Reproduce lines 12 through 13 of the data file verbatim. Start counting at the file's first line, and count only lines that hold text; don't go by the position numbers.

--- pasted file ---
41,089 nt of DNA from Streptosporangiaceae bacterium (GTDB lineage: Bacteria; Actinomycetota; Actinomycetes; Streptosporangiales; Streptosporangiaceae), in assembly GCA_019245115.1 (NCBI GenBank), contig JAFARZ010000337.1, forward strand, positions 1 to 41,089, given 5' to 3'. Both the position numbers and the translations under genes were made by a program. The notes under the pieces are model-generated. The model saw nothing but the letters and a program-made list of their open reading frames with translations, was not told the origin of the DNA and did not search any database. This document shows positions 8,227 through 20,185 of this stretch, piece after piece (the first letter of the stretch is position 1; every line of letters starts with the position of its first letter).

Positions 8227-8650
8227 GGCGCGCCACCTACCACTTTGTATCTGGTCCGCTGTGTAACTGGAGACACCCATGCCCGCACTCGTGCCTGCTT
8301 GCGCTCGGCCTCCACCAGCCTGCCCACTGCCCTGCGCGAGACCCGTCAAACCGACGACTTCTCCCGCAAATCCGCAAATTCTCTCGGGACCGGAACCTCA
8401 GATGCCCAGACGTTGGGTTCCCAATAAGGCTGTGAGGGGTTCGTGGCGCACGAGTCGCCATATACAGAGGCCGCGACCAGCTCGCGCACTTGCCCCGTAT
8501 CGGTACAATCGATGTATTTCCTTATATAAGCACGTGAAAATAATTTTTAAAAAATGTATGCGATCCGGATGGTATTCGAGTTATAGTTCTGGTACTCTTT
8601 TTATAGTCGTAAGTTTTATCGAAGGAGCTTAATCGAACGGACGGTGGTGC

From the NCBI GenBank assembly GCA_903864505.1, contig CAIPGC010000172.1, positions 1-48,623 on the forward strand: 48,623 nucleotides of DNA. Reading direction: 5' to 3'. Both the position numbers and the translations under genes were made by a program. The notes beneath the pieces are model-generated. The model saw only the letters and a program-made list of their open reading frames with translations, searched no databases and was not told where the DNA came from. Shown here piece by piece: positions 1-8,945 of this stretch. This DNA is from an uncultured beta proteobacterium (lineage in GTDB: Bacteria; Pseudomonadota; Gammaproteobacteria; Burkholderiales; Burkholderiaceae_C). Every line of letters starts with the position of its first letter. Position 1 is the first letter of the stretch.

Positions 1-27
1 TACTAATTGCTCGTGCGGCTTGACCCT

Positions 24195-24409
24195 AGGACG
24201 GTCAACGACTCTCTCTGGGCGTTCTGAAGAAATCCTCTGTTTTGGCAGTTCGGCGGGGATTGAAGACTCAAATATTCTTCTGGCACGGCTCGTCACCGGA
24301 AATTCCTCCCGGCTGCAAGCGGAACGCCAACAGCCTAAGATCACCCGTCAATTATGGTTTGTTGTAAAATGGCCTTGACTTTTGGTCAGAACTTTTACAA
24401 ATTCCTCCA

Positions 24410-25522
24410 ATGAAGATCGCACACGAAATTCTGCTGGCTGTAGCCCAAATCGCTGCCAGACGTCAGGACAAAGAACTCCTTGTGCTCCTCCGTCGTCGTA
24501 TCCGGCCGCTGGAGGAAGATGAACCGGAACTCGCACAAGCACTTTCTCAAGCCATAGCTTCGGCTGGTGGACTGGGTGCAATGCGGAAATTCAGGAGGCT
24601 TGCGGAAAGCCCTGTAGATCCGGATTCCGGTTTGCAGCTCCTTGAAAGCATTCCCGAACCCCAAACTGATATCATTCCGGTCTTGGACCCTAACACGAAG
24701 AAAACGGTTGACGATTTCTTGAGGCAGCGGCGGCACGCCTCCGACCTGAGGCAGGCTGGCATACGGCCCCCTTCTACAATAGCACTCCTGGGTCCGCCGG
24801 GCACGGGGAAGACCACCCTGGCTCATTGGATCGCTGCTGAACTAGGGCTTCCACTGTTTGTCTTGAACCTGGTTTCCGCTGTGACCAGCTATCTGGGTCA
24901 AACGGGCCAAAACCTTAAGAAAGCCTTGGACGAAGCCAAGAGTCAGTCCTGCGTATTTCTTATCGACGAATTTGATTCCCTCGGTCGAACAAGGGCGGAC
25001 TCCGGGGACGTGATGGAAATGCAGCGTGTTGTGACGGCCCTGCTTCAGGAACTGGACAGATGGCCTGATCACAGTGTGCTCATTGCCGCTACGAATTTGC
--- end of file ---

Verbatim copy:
24195 AGGACG
24201 GTCAACGACTCTCTCTGGGCGTTCTGAAGAAATCCTCTGTTTTGGCAGTTCGGCGGGGATTGAAGACTCAAATATTCTTCTGGCACGGCTCGTCACCGGA